Article dans une revue
Amoebae can promote the survival of Francisella species in the aquatic environment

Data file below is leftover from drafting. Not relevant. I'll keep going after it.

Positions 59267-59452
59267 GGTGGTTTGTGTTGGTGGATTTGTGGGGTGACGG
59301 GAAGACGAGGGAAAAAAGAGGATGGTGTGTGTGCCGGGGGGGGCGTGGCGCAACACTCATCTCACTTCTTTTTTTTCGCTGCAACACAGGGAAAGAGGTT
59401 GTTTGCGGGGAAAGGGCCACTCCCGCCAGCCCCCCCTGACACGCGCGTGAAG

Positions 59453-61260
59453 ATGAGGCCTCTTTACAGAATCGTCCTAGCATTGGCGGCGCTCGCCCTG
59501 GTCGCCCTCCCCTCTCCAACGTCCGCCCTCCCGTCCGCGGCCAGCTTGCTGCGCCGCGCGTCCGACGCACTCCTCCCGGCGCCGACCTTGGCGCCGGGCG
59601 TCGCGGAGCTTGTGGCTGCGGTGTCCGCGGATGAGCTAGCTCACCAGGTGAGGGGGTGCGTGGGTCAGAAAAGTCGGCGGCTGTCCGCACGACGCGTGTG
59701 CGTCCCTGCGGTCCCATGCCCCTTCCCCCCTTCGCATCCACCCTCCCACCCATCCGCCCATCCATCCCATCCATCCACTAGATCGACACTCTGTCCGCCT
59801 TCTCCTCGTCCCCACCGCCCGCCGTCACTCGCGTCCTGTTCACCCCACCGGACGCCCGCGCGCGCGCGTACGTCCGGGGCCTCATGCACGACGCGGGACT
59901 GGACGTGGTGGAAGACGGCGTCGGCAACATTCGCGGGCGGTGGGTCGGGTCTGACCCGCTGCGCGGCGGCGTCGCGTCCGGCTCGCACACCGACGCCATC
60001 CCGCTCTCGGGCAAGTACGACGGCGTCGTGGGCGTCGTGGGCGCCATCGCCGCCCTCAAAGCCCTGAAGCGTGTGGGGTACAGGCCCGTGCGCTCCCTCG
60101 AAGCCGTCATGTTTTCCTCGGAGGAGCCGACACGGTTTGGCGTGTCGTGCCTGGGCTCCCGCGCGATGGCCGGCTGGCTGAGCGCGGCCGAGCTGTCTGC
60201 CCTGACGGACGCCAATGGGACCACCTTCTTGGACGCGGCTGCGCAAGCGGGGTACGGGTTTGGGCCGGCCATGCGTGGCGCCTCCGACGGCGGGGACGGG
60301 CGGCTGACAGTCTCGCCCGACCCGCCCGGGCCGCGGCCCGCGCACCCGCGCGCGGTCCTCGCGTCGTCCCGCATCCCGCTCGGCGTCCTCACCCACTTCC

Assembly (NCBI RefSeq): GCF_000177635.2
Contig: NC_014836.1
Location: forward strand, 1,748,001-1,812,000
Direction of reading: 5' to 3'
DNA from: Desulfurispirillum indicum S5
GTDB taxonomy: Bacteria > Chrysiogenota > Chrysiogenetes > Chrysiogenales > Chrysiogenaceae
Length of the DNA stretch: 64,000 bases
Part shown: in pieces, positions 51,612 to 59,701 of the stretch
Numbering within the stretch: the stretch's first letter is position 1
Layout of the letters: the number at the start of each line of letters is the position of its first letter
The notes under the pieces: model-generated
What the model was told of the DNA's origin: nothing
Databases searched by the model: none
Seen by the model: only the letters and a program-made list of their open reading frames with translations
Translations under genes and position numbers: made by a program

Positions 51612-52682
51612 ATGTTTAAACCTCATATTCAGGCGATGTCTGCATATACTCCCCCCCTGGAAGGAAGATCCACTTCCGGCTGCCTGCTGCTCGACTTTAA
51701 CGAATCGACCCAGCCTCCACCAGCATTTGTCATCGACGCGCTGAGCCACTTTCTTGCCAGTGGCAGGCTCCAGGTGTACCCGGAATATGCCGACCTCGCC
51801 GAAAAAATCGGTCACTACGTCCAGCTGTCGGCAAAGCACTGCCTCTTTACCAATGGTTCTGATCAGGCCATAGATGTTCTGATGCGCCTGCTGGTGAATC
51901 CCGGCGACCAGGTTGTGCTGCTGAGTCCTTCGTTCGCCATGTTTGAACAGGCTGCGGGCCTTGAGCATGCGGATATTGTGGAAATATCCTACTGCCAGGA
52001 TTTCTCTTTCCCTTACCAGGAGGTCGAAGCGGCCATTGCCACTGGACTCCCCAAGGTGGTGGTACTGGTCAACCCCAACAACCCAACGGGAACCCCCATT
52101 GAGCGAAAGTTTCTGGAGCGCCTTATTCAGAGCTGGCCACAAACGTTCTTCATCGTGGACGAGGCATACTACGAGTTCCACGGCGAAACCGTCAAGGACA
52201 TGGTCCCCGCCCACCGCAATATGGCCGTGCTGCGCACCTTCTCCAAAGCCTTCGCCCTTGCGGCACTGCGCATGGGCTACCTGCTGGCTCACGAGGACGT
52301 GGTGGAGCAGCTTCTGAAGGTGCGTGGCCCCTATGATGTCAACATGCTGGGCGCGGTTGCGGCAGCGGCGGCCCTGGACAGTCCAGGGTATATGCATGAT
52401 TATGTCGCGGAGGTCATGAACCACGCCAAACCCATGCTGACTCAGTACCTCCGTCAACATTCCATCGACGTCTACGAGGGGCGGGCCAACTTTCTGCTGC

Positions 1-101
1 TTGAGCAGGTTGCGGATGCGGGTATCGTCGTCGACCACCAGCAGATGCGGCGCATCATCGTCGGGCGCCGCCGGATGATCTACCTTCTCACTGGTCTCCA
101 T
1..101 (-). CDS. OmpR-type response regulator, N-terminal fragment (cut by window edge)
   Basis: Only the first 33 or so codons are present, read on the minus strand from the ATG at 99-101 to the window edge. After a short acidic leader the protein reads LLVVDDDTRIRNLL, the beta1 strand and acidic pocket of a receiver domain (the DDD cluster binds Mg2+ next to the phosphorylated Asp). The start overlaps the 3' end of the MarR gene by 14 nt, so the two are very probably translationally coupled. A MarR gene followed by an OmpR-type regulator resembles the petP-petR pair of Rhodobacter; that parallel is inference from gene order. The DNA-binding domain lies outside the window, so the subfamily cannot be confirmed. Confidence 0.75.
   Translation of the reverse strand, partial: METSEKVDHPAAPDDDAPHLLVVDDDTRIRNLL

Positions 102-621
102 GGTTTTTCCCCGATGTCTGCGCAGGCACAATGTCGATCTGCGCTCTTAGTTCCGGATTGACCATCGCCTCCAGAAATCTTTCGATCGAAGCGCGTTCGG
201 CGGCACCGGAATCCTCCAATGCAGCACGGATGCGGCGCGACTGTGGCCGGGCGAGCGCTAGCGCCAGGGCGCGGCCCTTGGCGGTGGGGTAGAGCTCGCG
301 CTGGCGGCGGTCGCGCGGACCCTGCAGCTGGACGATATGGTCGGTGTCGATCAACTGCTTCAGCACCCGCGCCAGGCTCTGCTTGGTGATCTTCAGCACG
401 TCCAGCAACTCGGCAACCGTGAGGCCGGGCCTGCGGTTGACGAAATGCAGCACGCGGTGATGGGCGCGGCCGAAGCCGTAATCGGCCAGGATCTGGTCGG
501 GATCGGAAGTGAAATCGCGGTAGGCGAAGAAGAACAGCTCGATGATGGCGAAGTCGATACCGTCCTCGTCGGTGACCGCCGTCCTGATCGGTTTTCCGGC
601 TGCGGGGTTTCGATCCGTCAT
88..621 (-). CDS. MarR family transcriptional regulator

Abstract : Francisella tularensis, a tier select agent, is the causative bacterium of tularemia, a zoonosis with a large animal reservoir. However, F. tularensis, like many other Francisella species (including F. novicida and F. philomiragia), is assumed to have an aquatic reservoir. The mechanisms of Francisella species persistence in surface water remain poorly characterized. In this study, we deeply investigated the long-term interactions of the tularemia agent F. tularensis subsp. holarctica, F. novicida or F. philomiragia with amoebae of the Acanthamoeba species. In amoeba plate screening tests, all the Francisella species tested resisted the attack by amoebae. In in vitro infection models, intra-amoebic growth of Francisella varied according to the involved bacterial species and strains, but also the amoeba culture medium used. In co-culture models, the amoebae favoured Francisella survival over 16 days. Such enhanced survival was likely dependent on direct contact between bacteria and amoebae for F. novicida and on amoeba-excreted compounds for F. novicida and for F. tularensis. In a spring water co-culture model, amoebae again enhanced F. novicida survival and preserved bacterial morphology. Overall, our results demonstrate that amoebae likely promote Francisella survival in aquatic environments, including the tularemia agent F. tularensis. However, bacteria-amoebae interactions are complex and depend on the Francisella species considered.